I don’t want to give too much else away about the plot. This book carried me through so many unexpected twists. Just when I thought I felt comfortable with what was happening, it changed. I spent a lot of time reading this book next to my partner, and he slowly became accustomed to my gasping, groaning, and biting my knuckles as I read. “Still on that end-of-the-world space book?” he’d ask. “Yes,” I’d answer, “and MORE bad things are happening!” To be certain, this book is completely devastating, in part because it is so thoroughly imagined. The world ends, and it ends in a way that feels completely tactile and inevitable to the reader. At the moment the Hard Rain (the term for the onslaught of moon debris) begins, a member of the newly formed space station community–all that’s left of humanity–looks down and reflects, “He wanted to know how big it looked to them; he wanted to know how it felt […] to know how it was to stand there on terra firma and to see it and to know it was death coming.” The enormity of this book is impossible to escape.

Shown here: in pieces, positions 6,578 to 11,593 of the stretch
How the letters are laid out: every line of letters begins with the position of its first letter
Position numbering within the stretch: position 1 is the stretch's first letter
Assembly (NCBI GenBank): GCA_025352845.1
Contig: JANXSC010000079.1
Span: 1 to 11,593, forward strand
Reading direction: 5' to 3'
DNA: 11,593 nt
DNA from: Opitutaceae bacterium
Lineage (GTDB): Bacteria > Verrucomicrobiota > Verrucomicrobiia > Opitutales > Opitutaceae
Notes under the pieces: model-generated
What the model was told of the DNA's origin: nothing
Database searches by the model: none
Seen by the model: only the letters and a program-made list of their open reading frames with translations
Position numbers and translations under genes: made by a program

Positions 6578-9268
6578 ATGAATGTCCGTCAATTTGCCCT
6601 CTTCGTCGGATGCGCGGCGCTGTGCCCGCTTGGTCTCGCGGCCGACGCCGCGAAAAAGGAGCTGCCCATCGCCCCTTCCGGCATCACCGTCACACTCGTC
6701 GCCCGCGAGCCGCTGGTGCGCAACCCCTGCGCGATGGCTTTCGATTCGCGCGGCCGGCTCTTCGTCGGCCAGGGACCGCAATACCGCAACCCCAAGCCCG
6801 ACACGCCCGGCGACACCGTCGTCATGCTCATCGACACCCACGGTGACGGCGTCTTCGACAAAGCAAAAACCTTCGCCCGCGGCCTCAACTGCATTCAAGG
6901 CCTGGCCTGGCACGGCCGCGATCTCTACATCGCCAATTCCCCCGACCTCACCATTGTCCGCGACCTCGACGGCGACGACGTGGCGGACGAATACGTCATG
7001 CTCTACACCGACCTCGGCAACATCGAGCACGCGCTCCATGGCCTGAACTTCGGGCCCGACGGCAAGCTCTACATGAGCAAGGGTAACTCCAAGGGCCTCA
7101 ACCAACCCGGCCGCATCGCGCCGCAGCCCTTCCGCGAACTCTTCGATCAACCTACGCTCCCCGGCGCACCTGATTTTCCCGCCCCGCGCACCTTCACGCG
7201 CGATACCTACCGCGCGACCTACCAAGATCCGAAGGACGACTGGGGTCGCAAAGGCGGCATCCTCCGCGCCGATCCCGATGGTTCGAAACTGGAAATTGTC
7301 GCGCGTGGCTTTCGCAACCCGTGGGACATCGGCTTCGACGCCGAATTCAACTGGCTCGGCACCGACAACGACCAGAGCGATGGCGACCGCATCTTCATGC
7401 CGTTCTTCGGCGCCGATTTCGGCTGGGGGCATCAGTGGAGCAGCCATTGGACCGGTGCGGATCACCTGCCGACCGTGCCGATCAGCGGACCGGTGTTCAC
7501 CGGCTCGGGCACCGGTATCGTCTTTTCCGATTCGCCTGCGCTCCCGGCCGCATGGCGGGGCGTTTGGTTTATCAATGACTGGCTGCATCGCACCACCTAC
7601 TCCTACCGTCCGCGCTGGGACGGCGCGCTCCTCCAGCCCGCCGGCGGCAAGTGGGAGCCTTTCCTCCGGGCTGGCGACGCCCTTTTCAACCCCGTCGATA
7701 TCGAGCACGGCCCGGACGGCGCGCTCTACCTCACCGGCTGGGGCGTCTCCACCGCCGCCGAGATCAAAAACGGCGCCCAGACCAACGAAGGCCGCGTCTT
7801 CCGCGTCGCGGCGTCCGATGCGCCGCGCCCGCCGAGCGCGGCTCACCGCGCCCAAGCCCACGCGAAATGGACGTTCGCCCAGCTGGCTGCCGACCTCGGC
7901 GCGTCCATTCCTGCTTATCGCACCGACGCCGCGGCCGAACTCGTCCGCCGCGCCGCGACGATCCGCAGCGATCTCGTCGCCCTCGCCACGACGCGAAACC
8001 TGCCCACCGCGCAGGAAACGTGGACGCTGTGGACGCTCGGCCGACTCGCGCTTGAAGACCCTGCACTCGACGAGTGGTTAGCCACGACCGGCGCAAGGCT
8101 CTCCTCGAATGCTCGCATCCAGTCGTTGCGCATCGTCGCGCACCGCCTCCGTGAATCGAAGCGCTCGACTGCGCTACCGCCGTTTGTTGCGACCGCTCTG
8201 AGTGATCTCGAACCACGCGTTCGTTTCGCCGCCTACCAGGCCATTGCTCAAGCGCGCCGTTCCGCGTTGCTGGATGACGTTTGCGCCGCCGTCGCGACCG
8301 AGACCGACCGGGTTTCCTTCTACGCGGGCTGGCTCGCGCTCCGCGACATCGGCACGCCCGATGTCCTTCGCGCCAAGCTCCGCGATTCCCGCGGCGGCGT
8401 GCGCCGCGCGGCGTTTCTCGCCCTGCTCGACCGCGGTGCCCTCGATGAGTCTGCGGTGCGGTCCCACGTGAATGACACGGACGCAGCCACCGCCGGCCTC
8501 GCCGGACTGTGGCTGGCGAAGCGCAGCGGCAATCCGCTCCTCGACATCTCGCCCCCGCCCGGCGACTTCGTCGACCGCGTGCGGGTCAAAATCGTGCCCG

So, yes: this is a book in which nearly everyone on Earth dies. There were moments that actually made me sob as I was reading. But I probably wouldn’t have been able to get through this book if it were only a downer, and instead I was turning the pages (metaphorically, because Kindle) feverishly. Stephenson keeps the book from wallowing in melancholy, and I think it’s because the book is interested in so many big questions. For one thing, Stephenson clearly did a lot of homework. This is one of my first forays into what’s called “hard science fiction,” meaning science fiction that lives up to the name by focusing on technological accuracy. This book really gets into the tactile and pragmatic solutions humanity would need to carry on after a disaster of this magnitude. Stephenson presents his characters with a plethora of problems, but instead of pitying them, he puts them to work fixing those problems.